Adriana's language explosion continues. I kept a careful list of the words she said and how she pronounced them, up until she reached 100 words. Then I couldn't keep up with her and going to the computer every time there was something new, and I stopped. She combines words now into little sentences. "Mom read book," she commands me many times a day, bringing me a story to read. "Ana get ball," she exclaimed over and over at the Children's Discovery Museum earlier this month. And her spoken language lets her demonstrate the other things she is learning. She can identify colors and likes to label things--blue cars, purple balls, brown shoes. She sorts things constantly: I leave her alone to play while I shower and come back to discover that she has stacked all the red legos in one tower, the green in another, the blue in a third and is working on the yellow ones.  She sometimes builds with her alphabet blocks, but she nearly as often just divides them up by letter, as she is recognizing and naming some letters. She surprised us the first time, pointing to a capital letter A and telling us, "A, Ana," since I always say her name when we are looking at alphabet books. She also now identifies B for baby, M for mom, D for dad, and S for Sam. She tries to fit other letters and numbers into these categories: V gets matched with A; W, N, and 3 are all M to Adriana; 5 might as well be S; and O is a D, according to her. Going through the airports on our trip, she spotted the double A of the American Airlines logo and shouted, "Two! A! Ana!" with great glee. She describes her games and gives me instructions as I play with her, in a mix of spoken and signed language. During a tea party, she signs cookie and places an imaginary one on my saucer beside my cup. As I pick it up to take a bite, she tells me, "No, dip," and demonstrates dipping her cookie into her tea before tasting it (and I have no idea where she learned that). She signs panda and then says "eat pie," as she serves her toy panda a pie made of legos. She uses her made-up sign for "where?" as she speaks the word of what she's looking for.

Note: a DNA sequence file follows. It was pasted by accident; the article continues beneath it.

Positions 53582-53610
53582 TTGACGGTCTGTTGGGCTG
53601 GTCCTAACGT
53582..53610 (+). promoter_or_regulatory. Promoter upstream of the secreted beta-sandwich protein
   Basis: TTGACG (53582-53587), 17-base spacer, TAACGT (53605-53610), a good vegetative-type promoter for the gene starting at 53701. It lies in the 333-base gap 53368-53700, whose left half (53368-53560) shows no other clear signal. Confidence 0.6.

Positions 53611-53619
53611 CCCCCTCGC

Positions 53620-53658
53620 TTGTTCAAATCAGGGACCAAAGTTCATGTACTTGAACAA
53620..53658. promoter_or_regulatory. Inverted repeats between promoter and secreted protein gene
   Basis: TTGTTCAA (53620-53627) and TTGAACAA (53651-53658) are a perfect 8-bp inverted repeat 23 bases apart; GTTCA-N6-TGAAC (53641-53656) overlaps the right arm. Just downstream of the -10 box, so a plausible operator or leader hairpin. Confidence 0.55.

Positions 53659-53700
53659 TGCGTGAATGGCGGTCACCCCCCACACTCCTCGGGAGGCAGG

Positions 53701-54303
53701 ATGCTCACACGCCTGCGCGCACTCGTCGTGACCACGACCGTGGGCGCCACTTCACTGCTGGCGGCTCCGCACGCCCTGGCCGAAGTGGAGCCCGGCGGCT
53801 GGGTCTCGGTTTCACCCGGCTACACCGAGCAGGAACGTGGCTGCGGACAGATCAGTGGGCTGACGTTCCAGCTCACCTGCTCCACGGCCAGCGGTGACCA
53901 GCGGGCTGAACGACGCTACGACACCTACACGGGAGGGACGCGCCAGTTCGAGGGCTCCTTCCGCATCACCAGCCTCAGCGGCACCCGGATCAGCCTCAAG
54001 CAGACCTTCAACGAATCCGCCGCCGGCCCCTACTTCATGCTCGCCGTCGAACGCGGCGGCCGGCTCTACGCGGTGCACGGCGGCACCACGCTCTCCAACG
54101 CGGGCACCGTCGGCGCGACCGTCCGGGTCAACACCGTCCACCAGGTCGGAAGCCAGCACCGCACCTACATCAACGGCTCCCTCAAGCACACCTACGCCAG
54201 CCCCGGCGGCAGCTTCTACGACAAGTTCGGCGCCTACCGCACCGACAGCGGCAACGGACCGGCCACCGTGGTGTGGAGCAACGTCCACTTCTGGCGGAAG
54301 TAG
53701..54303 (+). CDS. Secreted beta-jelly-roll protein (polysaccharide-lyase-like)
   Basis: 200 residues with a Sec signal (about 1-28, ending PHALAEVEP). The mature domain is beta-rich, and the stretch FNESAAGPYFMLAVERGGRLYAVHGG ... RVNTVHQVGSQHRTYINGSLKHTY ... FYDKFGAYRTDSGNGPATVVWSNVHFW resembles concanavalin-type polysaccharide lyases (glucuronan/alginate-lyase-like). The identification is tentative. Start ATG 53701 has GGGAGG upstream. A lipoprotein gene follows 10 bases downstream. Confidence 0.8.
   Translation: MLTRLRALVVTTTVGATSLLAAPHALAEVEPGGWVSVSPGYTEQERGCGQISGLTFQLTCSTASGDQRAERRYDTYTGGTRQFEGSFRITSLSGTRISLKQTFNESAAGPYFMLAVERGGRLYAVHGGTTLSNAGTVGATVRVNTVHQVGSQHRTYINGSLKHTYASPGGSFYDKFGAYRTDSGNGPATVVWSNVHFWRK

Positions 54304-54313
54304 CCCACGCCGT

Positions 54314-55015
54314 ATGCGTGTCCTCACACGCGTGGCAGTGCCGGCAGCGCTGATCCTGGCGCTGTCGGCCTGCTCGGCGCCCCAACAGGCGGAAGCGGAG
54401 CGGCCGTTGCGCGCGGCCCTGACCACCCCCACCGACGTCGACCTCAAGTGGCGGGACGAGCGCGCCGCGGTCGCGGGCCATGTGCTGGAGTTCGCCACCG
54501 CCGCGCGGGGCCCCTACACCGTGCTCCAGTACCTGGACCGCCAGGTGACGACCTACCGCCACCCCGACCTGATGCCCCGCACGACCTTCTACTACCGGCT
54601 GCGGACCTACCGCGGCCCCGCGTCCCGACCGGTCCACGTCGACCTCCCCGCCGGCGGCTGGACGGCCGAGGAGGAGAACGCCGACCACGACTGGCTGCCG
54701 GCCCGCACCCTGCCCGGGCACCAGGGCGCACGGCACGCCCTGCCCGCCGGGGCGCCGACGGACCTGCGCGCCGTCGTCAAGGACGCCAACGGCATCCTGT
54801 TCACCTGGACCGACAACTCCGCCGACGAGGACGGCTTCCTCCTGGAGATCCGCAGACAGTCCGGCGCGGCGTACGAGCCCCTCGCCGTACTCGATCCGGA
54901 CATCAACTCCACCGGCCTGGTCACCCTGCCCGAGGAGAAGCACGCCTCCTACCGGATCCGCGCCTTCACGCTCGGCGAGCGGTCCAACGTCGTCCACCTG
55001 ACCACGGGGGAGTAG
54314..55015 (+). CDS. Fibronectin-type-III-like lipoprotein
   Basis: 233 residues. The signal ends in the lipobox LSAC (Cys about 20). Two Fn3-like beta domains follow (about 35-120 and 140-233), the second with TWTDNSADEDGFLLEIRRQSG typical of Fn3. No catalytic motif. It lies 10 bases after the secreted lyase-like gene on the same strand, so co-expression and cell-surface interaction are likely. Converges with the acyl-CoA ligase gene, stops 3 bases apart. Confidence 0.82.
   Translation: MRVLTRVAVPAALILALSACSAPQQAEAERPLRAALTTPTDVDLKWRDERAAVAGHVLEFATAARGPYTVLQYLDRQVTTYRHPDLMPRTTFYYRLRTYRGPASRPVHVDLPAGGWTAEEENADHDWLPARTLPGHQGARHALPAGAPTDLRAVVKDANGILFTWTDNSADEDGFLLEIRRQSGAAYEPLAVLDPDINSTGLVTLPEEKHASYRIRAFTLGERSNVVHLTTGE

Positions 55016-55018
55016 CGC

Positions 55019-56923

I am thrilled right now with the joy that Adriana takes in things. We've had a great deal of fun this past month taking her to places we thought she'd like: the Monterey Bay Aquarium, the Oakland Zoo, and Butterfly World and a park with a carousel in Florida. At the aquarium she ran eagerly from tank to tank, signing fish, demanding to be picked up for a better view, and then demanding to get down so she could run to the next tank on her own. She watched with great excitement as river otters played and wrestled in the water (although she backed way nervously as their game took them close to the glass where she was standing). She gazed in awe at sharks circling before her in a room that looked into a great tank. At the zoo, she leaned away from us when she was in our arms, trying to find some way to get closer to the monkeys and lions and elephants. She talked about that trip for days afterward, telling us about the monkey that was jumping in the trees, the monkey that was sleeping, and the elephant that pooped. At Butterfly World, it was hard to get her past the initial walkway into the garden as she pointed to flowers and butterflies, exclaiming over the colors. While the carousel in Florida wasn't the first she's been on, it was the first time she seemed old enough to really enjoy the experience, and after two rides she still was begging for more: "Mo' neigh! Mo' neigh! Mo' neigh, pwee!" Everything is amazing to her and it's so much fun to get to witness her joy.